This morning I am thrilled to bring you a guest article from my friend Tim Keesee of Frontline Missions and the excellent DVDs Dispatches from the Front. This is an article he prepared in honor of John Bunyan’s birthday on November 28.
On the Rail near Bedford, England
Beads of rain race along my window as my express train speeds through the mist back to London. My mind and pen are racing, too—I have seen and heard so much in Bunyan’s Bedford.
Took a train this morning to Bedford to walk where John Bunyan walked—for him it was a path of suffering that included 12 years in prison for Christ’s sake. Yet from that lonely cell came one of the greatest books, The Pilgrim’s Progress. After more than three centuries, it lives on in over 200 languages worldwide. But it’s more than a book—it’s Bible and biography in one. It smells of the dungeon and glows with the Gospel. I recall during the Soviet times seeing underground printed copies of The Pilgrim’s Progress—the treasured pages bound by hand, and the boards covered with wallpaper. With so much love and risk wrapped up in that dangerous volume, it was a book that could rightly be judged by its cover.
Bunyan’s book has blessed the world, but in Bedford, little remains from his life and long imprisonment. The church meeting place in his day was a barn where Dissenters worshiped. It has long since been replaced by a beautifully-appointed chapel with a museum next door. In the garden between them, the remains of those who heard him preach rest beneath moss and marble. The home Bunyan shared with his wife and children—which stood for over three centuries—could not stand up to a bulldozer when “progress” came rolling through a few years ago.
A minute’s walk from Bunyan’s church, the site of his jail is marked by a sidewalk tablet. The pavement is pocked with gum and crowded with shoppers hurrying past. I expect most of them are ignorant of the one who from that very spot wrote, “The parting with my Wife and poor Children hath often been to me in this place as the pulling of the Flesh from my Bones.” At any moment Bunyan could have walked out a free man—all he had to do was promise not to preach. But this he could not do.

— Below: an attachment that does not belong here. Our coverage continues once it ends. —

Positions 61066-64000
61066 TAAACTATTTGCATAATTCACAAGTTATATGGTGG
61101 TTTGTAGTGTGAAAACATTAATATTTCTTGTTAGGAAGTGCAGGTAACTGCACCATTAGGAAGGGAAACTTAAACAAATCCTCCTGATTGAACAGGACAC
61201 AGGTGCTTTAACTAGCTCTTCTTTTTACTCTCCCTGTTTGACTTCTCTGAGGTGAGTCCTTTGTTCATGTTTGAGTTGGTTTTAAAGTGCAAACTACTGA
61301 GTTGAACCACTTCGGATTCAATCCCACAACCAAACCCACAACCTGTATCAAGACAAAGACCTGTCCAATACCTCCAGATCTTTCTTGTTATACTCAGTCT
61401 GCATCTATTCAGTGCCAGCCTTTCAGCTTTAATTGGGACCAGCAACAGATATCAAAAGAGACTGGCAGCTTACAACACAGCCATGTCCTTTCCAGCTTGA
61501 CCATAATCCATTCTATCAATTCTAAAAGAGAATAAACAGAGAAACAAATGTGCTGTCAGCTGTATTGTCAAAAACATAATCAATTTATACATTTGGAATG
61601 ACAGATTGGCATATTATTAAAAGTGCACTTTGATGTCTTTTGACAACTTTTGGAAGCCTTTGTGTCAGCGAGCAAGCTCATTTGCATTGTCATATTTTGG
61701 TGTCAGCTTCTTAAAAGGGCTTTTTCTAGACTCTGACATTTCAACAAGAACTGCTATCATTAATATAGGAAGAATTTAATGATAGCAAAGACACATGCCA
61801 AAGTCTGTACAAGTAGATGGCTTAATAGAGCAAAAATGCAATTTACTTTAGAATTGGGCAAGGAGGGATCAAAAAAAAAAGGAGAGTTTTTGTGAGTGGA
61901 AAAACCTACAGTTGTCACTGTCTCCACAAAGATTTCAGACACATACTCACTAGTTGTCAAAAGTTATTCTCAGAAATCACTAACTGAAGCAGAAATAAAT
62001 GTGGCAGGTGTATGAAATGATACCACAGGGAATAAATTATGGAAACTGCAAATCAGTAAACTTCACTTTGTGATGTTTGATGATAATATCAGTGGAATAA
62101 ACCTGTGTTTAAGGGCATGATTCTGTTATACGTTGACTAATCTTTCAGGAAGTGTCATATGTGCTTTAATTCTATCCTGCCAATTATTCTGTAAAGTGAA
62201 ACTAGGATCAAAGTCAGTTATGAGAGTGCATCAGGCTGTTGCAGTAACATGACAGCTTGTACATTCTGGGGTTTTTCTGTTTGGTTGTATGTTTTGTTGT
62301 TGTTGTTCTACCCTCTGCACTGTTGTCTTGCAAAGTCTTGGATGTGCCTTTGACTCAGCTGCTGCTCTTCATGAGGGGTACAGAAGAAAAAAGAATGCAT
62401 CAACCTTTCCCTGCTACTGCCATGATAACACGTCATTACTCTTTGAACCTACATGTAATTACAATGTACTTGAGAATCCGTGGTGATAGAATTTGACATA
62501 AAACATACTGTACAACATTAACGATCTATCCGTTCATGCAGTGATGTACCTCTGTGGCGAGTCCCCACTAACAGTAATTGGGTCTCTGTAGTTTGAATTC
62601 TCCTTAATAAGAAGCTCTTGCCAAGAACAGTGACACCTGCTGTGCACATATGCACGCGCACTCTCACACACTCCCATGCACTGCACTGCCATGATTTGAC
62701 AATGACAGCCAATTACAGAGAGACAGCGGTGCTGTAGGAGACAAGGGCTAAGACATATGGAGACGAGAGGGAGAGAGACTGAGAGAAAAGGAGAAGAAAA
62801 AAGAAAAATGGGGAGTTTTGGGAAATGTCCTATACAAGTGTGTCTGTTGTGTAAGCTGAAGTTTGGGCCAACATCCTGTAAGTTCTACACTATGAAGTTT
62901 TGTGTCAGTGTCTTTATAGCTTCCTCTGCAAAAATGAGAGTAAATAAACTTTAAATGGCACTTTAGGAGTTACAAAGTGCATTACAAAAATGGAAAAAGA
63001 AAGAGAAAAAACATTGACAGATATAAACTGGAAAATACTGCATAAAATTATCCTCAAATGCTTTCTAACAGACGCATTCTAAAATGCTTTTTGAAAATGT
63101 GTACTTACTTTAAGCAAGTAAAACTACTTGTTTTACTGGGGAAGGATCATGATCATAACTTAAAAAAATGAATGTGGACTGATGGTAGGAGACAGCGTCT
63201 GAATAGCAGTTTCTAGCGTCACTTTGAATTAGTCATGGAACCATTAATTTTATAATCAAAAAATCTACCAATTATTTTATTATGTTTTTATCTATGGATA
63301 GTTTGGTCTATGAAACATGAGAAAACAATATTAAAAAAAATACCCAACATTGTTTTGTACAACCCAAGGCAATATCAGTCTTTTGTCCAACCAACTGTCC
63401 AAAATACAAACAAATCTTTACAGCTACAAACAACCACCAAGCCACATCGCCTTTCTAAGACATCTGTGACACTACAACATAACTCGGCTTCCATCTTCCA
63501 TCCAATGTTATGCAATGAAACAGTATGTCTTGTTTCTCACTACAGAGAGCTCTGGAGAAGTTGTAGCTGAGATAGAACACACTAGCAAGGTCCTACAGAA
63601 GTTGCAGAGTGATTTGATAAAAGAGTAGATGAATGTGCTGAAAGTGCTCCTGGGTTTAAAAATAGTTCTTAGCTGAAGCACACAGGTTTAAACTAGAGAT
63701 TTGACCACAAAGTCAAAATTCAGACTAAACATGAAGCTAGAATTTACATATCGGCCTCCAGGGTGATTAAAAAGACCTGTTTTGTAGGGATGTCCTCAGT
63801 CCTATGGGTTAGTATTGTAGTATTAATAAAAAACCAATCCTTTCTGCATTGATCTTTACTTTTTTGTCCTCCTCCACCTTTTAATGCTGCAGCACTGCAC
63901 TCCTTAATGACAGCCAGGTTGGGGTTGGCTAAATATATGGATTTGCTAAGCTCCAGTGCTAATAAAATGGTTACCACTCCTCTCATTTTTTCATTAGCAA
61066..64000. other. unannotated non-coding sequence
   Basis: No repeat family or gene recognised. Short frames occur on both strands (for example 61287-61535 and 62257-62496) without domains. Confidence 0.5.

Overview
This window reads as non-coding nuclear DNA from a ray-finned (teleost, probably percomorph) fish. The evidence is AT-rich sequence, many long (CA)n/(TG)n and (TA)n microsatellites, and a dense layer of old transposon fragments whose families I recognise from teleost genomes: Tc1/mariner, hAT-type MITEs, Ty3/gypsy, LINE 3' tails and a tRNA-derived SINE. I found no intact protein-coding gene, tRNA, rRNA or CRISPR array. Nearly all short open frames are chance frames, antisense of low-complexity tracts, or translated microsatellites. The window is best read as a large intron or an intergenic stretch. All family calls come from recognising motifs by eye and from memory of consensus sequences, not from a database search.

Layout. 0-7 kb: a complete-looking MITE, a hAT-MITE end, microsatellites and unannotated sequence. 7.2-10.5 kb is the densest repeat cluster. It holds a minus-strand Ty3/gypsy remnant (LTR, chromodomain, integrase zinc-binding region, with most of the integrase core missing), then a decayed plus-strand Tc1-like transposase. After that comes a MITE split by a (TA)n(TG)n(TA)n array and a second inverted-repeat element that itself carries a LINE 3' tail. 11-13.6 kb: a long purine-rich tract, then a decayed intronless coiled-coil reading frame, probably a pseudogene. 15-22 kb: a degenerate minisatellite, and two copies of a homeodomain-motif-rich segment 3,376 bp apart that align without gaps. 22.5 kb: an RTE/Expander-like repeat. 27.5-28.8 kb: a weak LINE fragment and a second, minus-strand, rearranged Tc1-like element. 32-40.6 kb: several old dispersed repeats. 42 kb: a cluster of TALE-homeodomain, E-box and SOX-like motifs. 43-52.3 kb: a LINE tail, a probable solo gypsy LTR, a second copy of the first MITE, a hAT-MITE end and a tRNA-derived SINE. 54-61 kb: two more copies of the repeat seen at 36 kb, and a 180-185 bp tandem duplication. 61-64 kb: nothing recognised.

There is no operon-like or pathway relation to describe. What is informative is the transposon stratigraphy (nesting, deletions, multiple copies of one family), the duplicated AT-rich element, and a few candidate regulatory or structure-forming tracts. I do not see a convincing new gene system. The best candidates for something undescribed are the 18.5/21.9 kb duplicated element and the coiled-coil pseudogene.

The charges against him in 1660 were precisely what house church pastors in China, Vietnam, and across central Asia face right now—holding “illegal meetings.” But John Bunyan had to preach the Gospel—not in defiance of men but in devotion to God. It was a calling that would cost him dearly, especially in the separation from his wife and four children, including a blind daughter. In his spiritual autobiography, Grace Abounding to the Chief of Sinners, Bunyan wrote from prison,
I found myself a man encompassed with infirmities; the parting with my Wife and poor Children hath often been to me in this place as the pulling of the Flesh from my Bones; and that not only because I am somewhat too fond of these great Mercies, but also because I should have often brought to my mind the many hardships, miseries and wants that my poor Family was like to meet with should I be taken from them, especially my poor blind Child, who lay nearer my heart than all I had besides; oh, the thoughts of the hardship my poor Blind one might go under, would break my heart to pieces. . . yet, recalling myself, thought I, I must venture you all with God, though it goeth to the quick to leave you. O, I saw in this condition I was as a man who was pulling down his house upon the head of his Wife and Children; yet, thought I, I must do it, I must do it.
The years passed, and so did Pilgrim’s trials—the Hill of Difficulty, the lions, the wounds of Apollyon, the chains of Giant Despair, and finally through dark water to the Celestial City. It was a path that Bunyan knew very well—and a way already worn by nail-scarred feet. This hard, lonely place was once made brighter by “the fellowship of His sufferings.” There in Bedford Jail, Bunyan wrote and worshipped in pain and took comfort in His company.